The review period (2003 to 2007) has seen a tough trading environment, with furnaces closing and employment falling. However, capacity has been replaced and increased by investment in new furnaces and improved technology. However, energy usage is still high and, consequently, the industry is vulnerable to rising energy costs.
The demand for glass containers has remained steady, but growth in the market is small, with increasing substitution by alternative packaging materials such as plastic, and paper and board, which are matching and improving the very characteristics that used to distinguish and differentiate glass (i.e. strength, an inert barrier for preserving contents and transparency).
Glass manufacturers are responding to this threat by improving, widening and emphasising the range of colours, size and design possibilities of glass and investing in technology to improve the weight and strength of glass containers in order to compete with alternative packaging materials. Glass is increasingly being used for premium products to enhance the brand image.
Legislative pressures are also having an impact on the industry, with increasing cost implications of having to comply with a range of climate and environmental controls, such as the Climate Change Levy and emission targets. Despite an impressive track record of improving the environmental impact of glass production since the late 1980s, the industry is still faced with the need to further reduce emissions and energy consumption. The introduction of lightweight glass bottles is a step forward in reducing energy usage in production and transportation.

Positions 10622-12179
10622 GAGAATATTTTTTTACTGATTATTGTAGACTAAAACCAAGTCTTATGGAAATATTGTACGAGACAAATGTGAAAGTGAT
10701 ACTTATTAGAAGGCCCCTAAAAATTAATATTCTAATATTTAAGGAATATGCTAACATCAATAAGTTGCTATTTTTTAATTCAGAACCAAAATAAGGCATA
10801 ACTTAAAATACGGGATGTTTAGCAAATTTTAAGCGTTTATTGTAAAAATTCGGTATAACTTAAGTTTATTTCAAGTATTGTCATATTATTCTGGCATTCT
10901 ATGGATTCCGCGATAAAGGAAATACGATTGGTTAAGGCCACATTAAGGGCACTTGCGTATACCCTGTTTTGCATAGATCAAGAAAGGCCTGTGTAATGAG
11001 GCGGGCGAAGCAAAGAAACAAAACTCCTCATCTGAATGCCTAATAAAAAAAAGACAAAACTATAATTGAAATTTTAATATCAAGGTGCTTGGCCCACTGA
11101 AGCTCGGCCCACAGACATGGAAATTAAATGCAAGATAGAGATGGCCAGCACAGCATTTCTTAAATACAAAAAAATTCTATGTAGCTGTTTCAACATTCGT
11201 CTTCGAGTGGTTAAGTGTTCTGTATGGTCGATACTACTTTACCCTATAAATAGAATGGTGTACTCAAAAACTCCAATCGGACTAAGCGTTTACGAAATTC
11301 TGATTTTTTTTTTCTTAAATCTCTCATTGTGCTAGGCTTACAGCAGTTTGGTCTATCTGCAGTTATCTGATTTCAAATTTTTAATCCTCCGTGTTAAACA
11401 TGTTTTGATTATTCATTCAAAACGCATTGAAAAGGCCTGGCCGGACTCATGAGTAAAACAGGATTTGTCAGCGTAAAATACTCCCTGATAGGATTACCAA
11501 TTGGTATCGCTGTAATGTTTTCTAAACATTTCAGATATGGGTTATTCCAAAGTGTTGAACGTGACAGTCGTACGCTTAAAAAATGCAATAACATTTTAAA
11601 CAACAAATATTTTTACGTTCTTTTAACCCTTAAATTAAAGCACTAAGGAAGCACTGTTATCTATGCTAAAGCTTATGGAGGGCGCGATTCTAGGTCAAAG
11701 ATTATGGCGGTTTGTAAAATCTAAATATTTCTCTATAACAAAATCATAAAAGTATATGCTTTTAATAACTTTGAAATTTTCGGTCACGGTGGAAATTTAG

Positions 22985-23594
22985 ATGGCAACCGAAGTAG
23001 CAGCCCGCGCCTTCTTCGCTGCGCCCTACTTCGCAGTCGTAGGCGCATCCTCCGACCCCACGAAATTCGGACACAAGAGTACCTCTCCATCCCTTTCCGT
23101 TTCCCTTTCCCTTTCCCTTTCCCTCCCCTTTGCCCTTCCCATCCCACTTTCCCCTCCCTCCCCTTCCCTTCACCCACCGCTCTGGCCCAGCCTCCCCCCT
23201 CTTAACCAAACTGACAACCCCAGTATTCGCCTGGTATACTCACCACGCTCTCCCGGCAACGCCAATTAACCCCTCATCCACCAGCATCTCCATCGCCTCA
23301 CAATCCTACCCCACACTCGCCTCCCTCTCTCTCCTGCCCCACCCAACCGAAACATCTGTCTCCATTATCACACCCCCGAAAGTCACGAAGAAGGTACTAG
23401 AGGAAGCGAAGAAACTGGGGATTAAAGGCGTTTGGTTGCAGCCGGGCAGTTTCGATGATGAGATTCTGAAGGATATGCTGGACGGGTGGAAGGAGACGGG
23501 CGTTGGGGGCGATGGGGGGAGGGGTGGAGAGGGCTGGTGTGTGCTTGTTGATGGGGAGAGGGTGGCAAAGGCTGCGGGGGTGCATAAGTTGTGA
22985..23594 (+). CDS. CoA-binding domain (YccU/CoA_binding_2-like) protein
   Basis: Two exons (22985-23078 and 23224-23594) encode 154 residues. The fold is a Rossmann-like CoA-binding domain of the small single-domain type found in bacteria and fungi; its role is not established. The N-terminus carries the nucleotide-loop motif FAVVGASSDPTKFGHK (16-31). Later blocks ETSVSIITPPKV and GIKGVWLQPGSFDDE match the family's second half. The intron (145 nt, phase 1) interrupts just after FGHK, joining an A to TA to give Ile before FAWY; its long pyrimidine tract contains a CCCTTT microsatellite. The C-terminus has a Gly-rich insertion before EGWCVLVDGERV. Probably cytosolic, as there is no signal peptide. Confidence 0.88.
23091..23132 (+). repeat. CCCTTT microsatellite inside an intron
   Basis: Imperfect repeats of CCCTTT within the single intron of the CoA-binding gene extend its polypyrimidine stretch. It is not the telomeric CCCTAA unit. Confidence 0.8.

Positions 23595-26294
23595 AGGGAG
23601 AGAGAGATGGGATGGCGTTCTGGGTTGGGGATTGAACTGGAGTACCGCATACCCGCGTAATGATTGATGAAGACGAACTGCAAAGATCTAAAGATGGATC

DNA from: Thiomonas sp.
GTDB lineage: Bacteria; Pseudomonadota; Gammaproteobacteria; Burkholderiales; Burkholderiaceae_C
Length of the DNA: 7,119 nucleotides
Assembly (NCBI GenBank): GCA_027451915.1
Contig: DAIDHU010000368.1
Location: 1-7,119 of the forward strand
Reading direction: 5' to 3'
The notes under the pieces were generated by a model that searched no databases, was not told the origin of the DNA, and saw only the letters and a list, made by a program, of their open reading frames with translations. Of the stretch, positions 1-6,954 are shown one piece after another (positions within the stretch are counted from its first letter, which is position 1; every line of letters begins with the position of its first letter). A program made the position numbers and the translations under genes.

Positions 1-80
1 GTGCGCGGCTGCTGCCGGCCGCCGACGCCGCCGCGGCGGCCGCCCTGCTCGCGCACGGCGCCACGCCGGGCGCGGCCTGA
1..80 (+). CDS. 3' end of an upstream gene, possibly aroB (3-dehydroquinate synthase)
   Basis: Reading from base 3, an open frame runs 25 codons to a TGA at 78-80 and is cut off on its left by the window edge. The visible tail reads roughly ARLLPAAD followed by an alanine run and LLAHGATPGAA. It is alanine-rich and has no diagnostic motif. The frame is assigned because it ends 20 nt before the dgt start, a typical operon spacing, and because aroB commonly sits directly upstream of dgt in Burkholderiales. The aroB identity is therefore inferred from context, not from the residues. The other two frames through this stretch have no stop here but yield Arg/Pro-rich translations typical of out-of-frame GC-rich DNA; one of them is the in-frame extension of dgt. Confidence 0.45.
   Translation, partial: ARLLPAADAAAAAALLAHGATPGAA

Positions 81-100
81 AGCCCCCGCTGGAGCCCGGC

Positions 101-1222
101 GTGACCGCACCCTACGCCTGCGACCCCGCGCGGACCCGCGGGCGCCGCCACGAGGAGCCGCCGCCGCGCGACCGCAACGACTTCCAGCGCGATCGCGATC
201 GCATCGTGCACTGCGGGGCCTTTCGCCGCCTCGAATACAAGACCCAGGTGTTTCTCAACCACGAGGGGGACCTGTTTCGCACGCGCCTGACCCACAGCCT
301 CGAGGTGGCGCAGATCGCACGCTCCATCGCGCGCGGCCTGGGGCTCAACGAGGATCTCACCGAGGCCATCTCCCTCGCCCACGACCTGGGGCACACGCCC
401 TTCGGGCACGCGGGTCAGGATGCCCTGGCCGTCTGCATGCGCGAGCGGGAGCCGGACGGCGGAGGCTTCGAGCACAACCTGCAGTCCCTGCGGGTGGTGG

Glass manufacturers are also aware of the need to lessen the environmental impact of glass through initiatives involving light-weighting and improving recyclability, in face of both government waste legislation and continuing public pressure to reduce, reuse and recycle packaging.
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